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Nixon says candidates should give back contributions


Jefferson City, MO – Attorney General Jay Nixon suggested Wednesday that most candidates should have to return any campaign money they received above the state's recently reinstated contribution limits.

The Missouri Supreme Court last week threw out a law that had removed contribution limits as of January. It directed parties to file briefs by early August on whether that ruling should apply only going forward or also force candidates who took large contributions for six months to give the excess money back.

The attorney general's office, representing the Missouri Ethics Commission and the state, filed a memo with the Supreme Court suggesting the ruling should be retroactive, except for candidates who already faced elections or closed down their committees before the court's ruling.

Nixon argues the court must ensure a level playing field in elections and that any hardship on candidates who raised money under the law at the time, without limits, is outweighed by the burden placed on someone who was not yet running for office against them.

"The inability of some opposing candidates to catch up under the reimposed limits would make the court the effective arbiter of some elections," the attorney general's brief said.

Going forward, the old limits are back in place, which restrict individual contributions to $1,275 for statewide candidates, $650 for Senate candidates and $325 for House races.

The attorney general's office said the court has previously applied its rulings retroactively when declaring laws unconstitutional, unless doing so results in a heavy burden.

"But at this point, there is adequate time for anyone seeking office in 2008 to make up for an adequate portion of the funds that retroactive application requires them to return," the attorney general's filing said.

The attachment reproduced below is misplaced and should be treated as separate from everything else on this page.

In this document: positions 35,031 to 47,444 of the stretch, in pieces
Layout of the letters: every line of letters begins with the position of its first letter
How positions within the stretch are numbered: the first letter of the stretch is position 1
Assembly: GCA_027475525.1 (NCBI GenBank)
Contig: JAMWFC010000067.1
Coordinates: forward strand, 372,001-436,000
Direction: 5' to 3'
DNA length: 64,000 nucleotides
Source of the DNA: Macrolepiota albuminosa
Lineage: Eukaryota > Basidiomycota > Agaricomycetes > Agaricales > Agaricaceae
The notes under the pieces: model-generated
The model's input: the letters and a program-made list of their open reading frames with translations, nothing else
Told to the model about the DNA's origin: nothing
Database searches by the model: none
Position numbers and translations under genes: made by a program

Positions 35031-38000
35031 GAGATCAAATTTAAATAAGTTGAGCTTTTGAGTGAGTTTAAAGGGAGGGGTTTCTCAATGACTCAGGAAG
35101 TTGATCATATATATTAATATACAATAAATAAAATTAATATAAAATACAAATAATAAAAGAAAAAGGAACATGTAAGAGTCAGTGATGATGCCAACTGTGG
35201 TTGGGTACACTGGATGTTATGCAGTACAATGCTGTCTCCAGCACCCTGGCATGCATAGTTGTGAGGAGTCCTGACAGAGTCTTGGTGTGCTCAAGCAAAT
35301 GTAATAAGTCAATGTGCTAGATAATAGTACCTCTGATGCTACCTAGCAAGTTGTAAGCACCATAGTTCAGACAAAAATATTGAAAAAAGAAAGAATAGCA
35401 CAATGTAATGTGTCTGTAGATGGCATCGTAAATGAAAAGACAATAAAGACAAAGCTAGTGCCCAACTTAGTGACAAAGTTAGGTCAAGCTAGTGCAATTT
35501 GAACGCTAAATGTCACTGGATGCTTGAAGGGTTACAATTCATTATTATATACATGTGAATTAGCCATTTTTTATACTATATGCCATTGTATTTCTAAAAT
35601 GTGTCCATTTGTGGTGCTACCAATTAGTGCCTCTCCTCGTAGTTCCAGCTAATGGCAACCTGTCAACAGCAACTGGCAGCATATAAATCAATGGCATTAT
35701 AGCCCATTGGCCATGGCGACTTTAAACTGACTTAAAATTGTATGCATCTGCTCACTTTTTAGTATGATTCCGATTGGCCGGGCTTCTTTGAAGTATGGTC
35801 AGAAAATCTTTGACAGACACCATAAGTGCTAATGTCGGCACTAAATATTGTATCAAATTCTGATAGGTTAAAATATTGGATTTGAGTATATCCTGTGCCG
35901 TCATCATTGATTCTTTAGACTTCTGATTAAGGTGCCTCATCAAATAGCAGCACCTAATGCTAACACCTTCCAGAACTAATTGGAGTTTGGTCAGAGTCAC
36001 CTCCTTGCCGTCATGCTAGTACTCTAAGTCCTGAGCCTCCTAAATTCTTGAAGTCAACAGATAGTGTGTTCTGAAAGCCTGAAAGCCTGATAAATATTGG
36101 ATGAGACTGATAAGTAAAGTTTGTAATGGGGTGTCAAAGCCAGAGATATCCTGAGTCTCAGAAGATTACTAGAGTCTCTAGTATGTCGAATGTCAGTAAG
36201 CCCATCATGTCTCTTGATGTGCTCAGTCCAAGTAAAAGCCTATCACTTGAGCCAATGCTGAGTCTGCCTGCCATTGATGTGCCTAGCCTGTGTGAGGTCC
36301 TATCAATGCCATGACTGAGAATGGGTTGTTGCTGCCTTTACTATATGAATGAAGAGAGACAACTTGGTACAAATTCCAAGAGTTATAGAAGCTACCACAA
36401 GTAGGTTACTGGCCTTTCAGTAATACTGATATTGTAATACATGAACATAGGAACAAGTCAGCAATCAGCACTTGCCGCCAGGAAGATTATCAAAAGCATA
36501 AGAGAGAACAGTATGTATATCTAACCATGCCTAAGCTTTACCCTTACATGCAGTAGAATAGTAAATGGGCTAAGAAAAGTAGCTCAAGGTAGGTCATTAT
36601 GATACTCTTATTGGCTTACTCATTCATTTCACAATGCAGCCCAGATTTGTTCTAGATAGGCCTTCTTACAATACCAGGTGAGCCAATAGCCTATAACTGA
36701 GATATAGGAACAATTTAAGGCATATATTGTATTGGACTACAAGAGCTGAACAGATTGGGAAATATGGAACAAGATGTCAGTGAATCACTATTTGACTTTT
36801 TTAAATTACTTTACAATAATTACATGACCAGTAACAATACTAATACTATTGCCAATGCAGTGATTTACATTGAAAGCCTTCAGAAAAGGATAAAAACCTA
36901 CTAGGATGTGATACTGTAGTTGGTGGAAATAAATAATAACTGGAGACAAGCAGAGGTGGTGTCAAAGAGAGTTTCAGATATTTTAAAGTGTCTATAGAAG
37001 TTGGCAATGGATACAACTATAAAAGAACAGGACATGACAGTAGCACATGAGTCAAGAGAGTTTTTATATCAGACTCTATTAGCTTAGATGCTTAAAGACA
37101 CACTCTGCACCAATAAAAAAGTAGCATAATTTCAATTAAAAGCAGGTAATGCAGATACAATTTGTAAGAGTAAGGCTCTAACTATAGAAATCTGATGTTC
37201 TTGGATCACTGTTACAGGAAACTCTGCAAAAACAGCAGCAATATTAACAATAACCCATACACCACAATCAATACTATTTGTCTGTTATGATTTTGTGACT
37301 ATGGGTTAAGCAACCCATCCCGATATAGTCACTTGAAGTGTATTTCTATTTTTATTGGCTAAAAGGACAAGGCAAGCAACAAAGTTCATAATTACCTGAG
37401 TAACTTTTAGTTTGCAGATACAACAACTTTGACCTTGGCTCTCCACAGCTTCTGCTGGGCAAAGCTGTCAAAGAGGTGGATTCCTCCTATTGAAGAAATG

Nixon argued a primary tool of candidates is speech, and the ability to spread a message is tied to funds available, so all candidates must be treated equally.

Missouri Republican Party Executive Director Jared Craighead claimed Nixon's brief amounted to a "politically calculated decision."

If the court orders candidates to give the money back, Republican Gov. Matt Blunt's campaign could have to repay at least $3.9 million, while Nixon, Blunt's likely Democratic challenger in the 2008 elections, would have to return at least $1 million.

"I think it's more helpful to Jay Nixon in his gubernatorial bid if candidates have to return the money as opposed to having this decision applied prospectively," Craighead said.

Craighead also claimed Nixon had conspired with the plaintiff's lead attorney, Chuck Hatfield, a former Nixon staff member and campaign aide, to put up a weak defense of the law to benefit Nixon politically.

Hatfield denied any conspiracy but said he generally agreed that the law should apply retroactively.

"You do it at your own risk," he said, noting he sued the day after the law took effect.

The Republican Party plans to file its own brief later suggesting the ruling should not apply retroactively, Craighead said, arguing it's unfair to punish candidates who followed the law in place at the time.

Asked about the Republican assertion that Nixon's position benefits his campaign, attorney general spokesman Scott Holste replied: "This is more about candidates that have not started raising money. The rules need to be applied equally to them as they do for candidates who have already started raising money."

Democratic Party spokesman Jack Cardetti said the party also believes the ruling should be applied retroactively. Cardetti took issue with the Republican criticism of Nixon.

"Matt Blunt and the Republican Party will say anything to protect a system that allows them to raise millions of dollars in unlimited contributions from wealthy special interests," Cardetti said.


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